"Computer viruses may have contributed to the Spanair passenger plane crash which killed 154 people in Madrid two years ago", reports the Spanish newspaper El Pais.
"The Spanair central computer which registered technical problems in airplanes was not functioning properly because it had been contaminated by harmful computer programs", the magazine continues.
We cannot confirm whether malware played a part, nor do we know which particular malware it could have been. However, over the years, we have seen real-world infrastructure affected by computer problems. In most cases, this has been just a side effect; the malware behind the problem wasn't trying to take systems down, it just did.
This was especially bad in 2003, when we saw malware induced problems in real-life systems unprecedented in their severity. The main culprits were network worms Slammer and Blaster.
The network congestion caused by Slammer dramatically slowed down the network traffic of the entire Internet. One of the world's largest automatic teller machine networks crashed and remained inoperative over the whole weekend. Many international airports reported that their air traffic control systems slowed down. Emergency phone systems were reported to have problems in different parts of the USA. The worm even managed to enter the internal network of the Davis-Besse nuclear power plant in Ohio, taking down the computer monitoring the state of the nuclear reactor.
The RPC traffic created by Blaster caused big problems worldwide. Problems were reported in banking systems and in the networks or large system integrators. Also, several airlines reported problems in their systems caused by Blaster and Welchi, and flights had to be canceled. Welchi also infected Windows XP-based automatic teller machines made by Diebold, which hampered monetary transactions. The operation of the US State Department's visa system suffered. The rail company CSX reported that the worm had interfered with the train signaling systems stopping all passenger and freight traffic. As a result of this, all commuter trains around the US capital stopped on their tracks.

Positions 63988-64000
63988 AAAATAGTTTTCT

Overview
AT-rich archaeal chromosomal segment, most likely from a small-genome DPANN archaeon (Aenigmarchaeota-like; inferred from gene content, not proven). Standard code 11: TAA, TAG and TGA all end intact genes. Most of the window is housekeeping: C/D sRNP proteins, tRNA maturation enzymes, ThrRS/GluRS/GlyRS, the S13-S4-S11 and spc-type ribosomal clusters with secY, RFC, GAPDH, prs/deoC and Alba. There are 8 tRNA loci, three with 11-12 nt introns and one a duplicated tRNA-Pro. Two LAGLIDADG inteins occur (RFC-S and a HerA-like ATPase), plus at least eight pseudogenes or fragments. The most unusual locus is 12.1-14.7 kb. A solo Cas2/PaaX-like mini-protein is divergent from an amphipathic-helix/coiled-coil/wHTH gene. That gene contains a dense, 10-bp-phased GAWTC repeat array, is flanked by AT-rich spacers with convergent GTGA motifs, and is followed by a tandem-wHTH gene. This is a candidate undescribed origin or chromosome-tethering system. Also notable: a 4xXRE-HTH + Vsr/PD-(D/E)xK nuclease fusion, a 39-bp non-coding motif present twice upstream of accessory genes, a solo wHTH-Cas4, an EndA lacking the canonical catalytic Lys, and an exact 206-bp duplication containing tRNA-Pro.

There was a lot of attention to the indirect effects of Blaster on a major power blackout in the Northeastern USA which occurred during the outbreak week. According to the report of the blackout investigative committee there were four main reasons behind the power failure, one of them being specifically computer problems. We believe these problems were to a great extent caused by the Blaster.
It is important to note that even though the system problems caused by Slammer and Blaster were truly considerable, they were only byproducts of the worms. The worms only tried to propagate: they were not intended to affect critical systems. The malware affected environments that had nothing to do with Windows: it was the massive network traffic caused by the worms that alone disrupted normal operations.